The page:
Aleppo hit by ‘most intense’ strikes in months, as Putin, Assad spurn US plea to halt flights

PUBLISHED : Thursday, 22 September, 2016, 11:32pm
UPDATED : Thursday, 22 September, 2016, 11:32pm

Warplanes mounted the heaviest air strikes in months against rebel-held districts of the city of Aleppo overnight, as Russia and the Syrian government spurned a US plea to halt flights, burying any hope for the revival of a doomed ceasefire.

Key players in the Syrian peace process were to meet in New York later on Thursday, with the clock ticking down as the UN warned undelivered aid for desperate civilians in Aleppo would expire in four days.

The truce deal brokered by Moscow and Washington fell apart earlier this week, ushering in a surge of fighting on all major fronts of Syria’s five-year civil war.

Heavy clashes gripped the outskirts of Aleppo on Thursday, after air strikes triggered major fires across the city’s devastated rebel-held districts.

An AFP correspondent in the eastern Bustan al-Qasr neighbourhood reported that his entire street was in flames following the pre-dawn strikes.

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Volunteer firefighters battled throughout the night to contain the blazes, which local activists at the Aleppo Media Centre said were caused by “incendiary phosphorous bombs”.

In footage posted by the group, a ball of flame shoots up over the city, lighting up the skyline and sparking fires on the horizon.

“It’s as if the planes are trying to compensate for all the days they didn’t drop bombs” during the ceasefire, Ammar al-Selmo, the head of the civil defence rescue service in opposition-held eastern Aleppo said.

The Syrian Observatory for Human Rights said strikes on the rebel-held neighbourhoods of Bustan al-Qasr and Al-Kalasseh “led to massive fires” overnight.

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Observatory head Rami Abdel Rahman said they were “the most intense strikes in months” on those two districts. He said raids by Russian warplanes on Thursday killed 13 people, including three women, in the city.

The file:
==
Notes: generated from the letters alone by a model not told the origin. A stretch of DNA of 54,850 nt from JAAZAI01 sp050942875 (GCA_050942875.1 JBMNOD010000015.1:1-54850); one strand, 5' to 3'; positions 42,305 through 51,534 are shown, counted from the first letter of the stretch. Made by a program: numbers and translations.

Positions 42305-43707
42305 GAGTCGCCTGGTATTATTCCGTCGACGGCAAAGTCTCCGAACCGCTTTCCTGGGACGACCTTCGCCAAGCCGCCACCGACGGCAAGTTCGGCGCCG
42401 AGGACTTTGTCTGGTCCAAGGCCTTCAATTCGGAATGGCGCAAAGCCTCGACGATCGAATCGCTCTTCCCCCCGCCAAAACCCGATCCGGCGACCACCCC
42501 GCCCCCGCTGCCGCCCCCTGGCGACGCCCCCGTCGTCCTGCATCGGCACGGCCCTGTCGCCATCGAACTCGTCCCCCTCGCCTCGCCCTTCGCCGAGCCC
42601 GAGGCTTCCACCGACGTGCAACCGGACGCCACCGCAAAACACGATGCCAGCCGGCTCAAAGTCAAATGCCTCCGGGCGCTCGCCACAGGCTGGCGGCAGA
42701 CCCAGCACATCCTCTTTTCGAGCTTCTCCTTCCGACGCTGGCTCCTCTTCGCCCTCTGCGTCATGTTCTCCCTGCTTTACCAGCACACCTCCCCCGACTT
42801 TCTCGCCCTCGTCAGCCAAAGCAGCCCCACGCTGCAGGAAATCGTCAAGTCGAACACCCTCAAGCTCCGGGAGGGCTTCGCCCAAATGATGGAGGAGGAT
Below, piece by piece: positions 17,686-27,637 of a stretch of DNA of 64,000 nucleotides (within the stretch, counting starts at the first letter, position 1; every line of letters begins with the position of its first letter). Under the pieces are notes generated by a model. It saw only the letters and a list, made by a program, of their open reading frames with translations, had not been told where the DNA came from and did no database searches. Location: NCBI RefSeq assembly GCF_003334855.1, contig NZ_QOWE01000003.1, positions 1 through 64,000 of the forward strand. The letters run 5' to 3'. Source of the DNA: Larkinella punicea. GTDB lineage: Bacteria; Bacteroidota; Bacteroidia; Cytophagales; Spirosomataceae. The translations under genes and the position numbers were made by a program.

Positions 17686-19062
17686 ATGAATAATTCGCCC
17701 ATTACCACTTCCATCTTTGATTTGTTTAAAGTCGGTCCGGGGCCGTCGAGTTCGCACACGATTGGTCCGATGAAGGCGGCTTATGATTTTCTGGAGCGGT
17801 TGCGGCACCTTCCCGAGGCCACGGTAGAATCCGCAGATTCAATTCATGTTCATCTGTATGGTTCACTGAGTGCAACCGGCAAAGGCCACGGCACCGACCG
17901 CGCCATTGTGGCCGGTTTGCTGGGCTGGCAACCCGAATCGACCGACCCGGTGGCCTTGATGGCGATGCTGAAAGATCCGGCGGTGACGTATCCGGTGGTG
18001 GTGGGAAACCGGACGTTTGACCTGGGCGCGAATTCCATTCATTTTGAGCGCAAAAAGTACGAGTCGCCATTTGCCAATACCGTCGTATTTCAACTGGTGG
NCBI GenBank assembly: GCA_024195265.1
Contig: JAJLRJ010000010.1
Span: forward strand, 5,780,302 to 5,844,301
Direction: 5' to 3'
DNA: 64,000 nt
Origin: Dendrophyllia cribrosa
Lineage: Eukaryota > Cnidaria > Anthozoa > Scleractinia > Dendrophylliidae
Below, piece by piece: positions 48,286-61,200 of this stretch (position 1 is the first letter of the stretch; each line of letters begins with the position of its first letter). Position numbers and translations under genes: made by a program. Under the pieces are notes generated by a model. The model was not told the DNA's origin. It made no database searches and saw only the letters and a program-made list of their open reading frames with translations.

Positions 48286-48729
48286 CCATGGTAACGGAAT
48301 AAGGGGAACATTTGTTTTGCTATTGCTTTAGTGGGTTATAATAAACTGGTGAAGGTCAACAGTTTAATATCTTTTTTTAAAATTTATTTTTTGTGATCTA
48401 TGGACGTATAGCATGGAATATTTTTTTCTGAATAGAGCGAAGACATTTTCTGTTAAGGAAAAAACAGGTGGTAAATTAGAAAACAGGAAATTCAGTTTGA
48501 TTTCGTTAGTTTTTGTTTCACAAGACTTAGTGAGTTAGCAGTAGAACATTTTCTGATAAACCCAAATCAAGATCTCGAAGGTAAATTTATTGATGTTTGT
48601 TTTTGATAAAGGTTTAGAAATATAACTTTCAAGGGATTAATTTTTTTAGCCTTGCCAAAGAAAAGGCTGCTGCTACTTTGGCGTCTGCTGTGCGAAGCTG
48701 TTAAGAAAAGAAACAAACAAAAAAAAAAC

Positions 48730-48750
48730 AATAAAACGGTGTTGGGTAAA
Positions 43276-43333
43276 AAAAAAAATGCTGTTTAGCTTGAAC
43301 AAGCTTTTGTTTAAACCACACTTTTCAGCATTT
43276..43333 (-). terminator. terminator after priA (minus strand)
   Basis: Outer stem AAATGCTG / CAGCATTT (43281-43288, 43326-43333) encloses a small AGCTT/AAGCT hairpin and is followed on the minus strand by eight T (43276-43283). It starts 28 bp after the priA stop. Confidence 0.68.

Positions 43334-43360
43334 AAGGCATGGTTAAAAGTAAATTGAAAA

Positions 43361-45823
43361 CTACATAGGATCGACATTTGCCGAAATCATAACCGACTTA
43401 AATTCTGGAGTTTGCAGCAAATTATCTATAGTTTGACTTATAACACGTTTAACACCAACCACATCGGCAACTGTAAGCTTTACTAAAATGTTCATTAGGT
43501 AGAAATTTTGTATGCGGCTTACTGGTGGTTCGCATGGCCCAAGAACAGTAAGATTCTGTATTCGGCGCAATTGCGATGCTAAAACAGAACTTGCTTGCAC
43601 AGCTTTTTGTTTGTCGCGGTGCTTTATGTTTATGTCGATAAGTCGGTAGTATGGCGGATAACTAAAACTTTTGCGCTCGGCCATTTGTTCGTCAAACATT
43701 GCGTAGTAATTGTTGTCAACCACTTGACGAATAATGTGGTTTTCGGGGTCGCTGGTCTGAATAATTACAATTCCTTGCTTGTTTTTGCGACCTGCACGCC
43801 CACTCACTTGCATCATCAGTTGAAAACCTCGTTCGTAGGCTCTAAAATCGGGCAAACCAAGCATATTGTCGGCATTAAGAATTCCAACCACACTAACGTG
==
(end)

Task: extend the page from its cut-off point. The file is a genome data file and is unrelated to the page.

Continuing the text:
“The non-stop strikes last night were so violent I can’t even describe them,” said Ibrahim Abu al-Leith, spokesman for the White Helmets, a prominent Syrian group of emergency responders.

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One volunteer was wounded in the strikes and ensuing fires, Abu al-Leith said.

Residents of east Aleppo’s have been living under government siege since early September.

Food aid promised for them under the US-Russia deal has been stalled at the border since last week and will go bad in just a few days.

“Forty trucks are sitting at the Turkish-Syrian border. The food will be expiring on Monday,” the head of the UN humanitarian task force for Syria, Jan Egeland, told reporters in Geneva.

“The drivers are sleeping at the border and they have done so now for now a week, so please, President Assad, do your bit to enable us to get to eastern Aleppo and also the other besieged areas,” Egeland said in a direct appeal to Syrian leader Bashar al-Assad.

The UN resumed its aid deliveries on Thursday after a brief pause in the wake of a strike on a humanitarian convoy in Syria’s north that killed 20 civilians and destroyed 18 aid trucks.

Thursday’s aid was going “to people in a besieged area of rural Damascus,” UN humanitarian agency spokesman Jens Laerke said.

Diplomatic efforts to end Syria’s war were set to continue in New York with a new meeting on Thursday of the International Syria Support Group (ISSG), chaired by Moscow and Washington.

Sounding a cautious note before Thursday’s talks, Kerry said: “It’s going to be difficult. We’ll see what people are willing to do.”

During an address to the UN Security Council on Wednesday, Kerry demanded that Russia force Damascus to ground its warplanes after Monday’s deadly raid on the aid convoy.

Moscow denies that Russian or Syrian planes carried out the raid and instead said a coalition drone was in the area when the aid trucks were hit.

The US-Russia deal had called for an end to fighting between regime forces and non-jihadist rebels, excluding extremists like the Islamic State group, as well as increased aid deliveries.

It was meant to pave the way for a resumption of peace talks, which have repeatedly failed.

The UN’s deputy envoy for Syria said Thursday that he hoped talks could resume in the coming weeks, despite “grim” events on the ground.

Ramzy Ezzeldin Ramzy said his boss, UN envoy Staffan de Mistura, was in discussion with warring parties to organise “direct negotiations”, a departure from past rounds where the sides met separately with moderators.

The UN is working “with a view to holding these talks hopefully in the next few weeks,” he said.

On the ground, a “minister” in Syria’s opposition government was among at least 12 people killed in a car bomb attack in the southern province of Daraa on Thursday, rebel officials told AFP.

And in central Syria, 123 rebel fighters and their families were bussed out of the last opposition-held district of Homs city into northern parts of the province.

Additional reporting by Reuters